American football has captivated audiences and molded ideologies like few other things have. It is also a space where gender roles are clearly performed and solidified. From
sexualized rhetoric to the celebration and worship of dominance and violent aggression, football's illustration of masculinity both teaches and reinforces male attitudes and
behaviors in ways that are both destructive and dangerous. The purpose of this work is not to demonize football as it is a large part of the social fabric of college campuses. It is
instead an exploration into the performance of gender as it pertains to collective identity, rituals, sexuality, and aggression at football games in an attempt to better understand
gender socialization, reiteration, and fluidity. Through the lens of scholarly work on masculinity, participant observation, and media studies on football, this work looks to bring to
light masculine socialization, aggression, and why rhetoric such as tight end, touchdown, and end zone is both telling and desensitizing to us all. Being mindful consumers
who educate our students, friends, children, and the community so that the tough guise persona does not have to continue hurting us all is the first step toward a safer and more
understanding campus, community, and world.

Room 235

Awareness Advocacy Action: What We Can

Do to Stop the Domestic Trafficking of Minors
Constanzia Nizza, MPA Social Work Graduate Student

Human trafficking is one of the most egregious violations of human rights currently being perpetrated in the modern world. Children are one of the most vulnerable groups in
society which makes them especially susceptible to the exploitation and oppression of trafficking. Foster children comprise approximately 68% of the youth who are trafficked
each year. The substantial presence of foster children in trafficking operations has had significant implications for the work of child welfare systems and staff. There are tools and
techniques currently being utilized by Child Welfare programs which can be adapted by champions of social justice to address, and help combat, the rise of this appalling human
rights violation. More broadly, societal action must take place through legal policy. The efforts of social justice champions cannot only focus on assisting trafficked survivors; we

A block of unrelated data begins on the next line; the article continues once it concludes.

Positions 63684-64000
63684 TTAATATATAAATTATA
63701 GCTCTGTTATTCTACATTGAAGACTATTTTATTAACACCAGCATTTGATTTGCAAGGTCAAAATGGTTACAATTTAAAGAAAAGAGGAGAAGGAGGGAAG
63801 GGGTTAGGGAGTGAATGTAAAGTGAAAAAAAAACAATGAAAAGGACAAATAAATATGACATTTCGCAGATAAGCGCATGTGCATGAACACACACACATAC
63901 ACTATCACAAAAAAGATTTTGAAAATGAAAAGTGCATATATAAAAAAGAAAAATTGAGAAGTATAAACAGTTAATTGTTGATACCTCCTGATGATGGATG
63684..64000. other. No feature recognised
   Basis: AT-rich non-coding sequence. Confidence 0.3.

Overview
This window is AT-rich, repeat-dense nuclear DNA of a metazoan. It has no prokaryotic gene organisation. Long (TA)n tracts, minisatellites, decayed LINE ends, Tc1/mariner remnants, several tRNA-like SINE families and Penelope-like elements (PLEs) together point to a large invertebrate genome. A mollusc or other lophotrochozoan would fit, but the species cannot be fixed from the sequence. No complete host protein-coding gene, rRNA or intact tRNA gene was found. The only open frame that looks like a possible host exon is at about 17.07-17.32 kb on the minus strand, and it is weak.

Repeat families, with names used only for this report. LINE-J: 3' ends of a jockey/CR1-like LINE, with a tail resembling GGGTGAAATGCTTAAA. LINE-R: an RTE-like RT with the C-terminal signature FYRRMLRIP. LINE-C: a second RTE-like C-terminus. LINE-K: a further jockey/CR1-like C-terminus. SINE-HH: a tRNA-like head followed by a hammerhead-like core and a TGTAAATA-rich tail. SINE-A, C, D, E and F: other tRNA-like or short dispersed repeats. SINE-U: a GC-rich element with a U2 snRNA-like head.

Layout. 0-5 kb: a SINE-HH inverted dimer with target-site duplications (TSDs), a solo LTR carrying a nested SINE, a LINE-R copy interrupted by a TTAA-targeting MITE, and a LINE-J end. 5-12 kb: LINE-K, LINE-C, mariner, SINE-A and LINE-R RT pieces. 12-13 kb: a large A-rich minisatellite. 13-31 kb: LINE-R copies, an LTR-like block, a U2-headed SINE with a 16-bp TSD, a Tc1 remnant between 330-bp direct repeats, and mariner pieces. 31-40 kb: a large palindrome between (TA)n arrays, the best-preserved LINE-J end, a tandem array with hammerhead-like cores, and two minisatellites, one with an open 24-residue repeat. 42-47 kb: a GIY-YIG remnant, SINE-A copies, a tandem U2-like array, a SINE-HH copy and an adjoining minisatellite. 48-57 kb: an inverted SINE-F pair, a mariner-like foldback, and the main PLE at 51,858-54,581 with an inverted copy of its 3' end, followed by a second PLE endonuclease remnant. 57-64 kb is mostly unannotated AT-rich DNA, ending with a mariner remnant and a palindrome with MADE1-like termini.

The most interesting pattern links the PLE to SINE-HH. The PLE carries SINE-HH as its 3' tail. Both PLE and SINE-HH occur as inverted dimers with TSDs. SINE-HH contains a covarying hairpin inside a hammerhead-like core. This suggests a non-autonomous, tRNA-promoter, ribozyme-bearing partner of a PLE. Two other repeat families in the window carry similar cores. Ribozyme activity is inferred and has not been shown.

must also work towards stronger punishments and restrictions for those who provide the demand for commercial child sex.
This presentation will provide participants with information, tools, and techniques which they can use to either help child trafficking victims directly through recognition and
resource connections. Or help child trafficking victims indirectly through social advocacy of policies which help to limit, and hopefully one day eliminate, the demand.

The American Indian and the Classroom

Room 240

Jason Felihkatubbe Educational Leadership & Policy Studies: Educational Studies Graduate Student
This project, in collaboration with the National Museum of the American Indian (NMAI), examined the portrayal of the American Indian in textbooks, published by some of the
largest US textbook publishers, used in Public Educational Systems nationwide. This project updated a study conducted by NMAI three years prior. In addition to updating the
original textbook study, an analysis was conducted of state-level policy with regard to American Indian education. Although policy is changing in some states, these textbooks
are not and in some instances the portrayal of the American Indian and discussion of Indigenous contributions to US culture and society are dwindling.

Room 250

Stop Serving Meat at your Social Justice Events

William Goree Philosophy and History Undergraduate Student

Though we might not always conceive of them as such, environmentalism and environmental justice are important components of social justice. Environmental catastrophes are
human catastrophes, and the degradation of the environment disproportionately affects certain communities, such as the inhabitants of islands swallowed by rising sea levels,
and victims of Indonesian human-induced forest fires. Animal agriculture has an enormous negative impact on the environment, and thus on many vulnerable communities
worldwide. Therefore, everyone in the world should immediately become a vegan. While all of the above statements are true, the conclusion is a bit hard to execute: many people
live in areas known as food deserts where a lack of access to nutritious foods makes a healthy vegan diet difficult to achieve. In addition, people in general have an extremely
hard time giving up meat: it's estimated about three-fourths of vegetarians eventually go back to eating meat. Social justice events, such as this one, are thus ideal circumstances
to avoid serving meat. Not only does serving meatless alternatives at your social justice events mean avoiding moral qualms, it also potentially can promote norms that encourage
more conscientious eating habits in the social justice movement.

Session D

3:30 pm - 4:15 pm

Room 145

What Fifth-Graders can Teach us about

Community Organizing: Building Social
Capital using an Inquiry-Based Outreach Curriculum
Madeleine Wiens Public Administration Graduate Student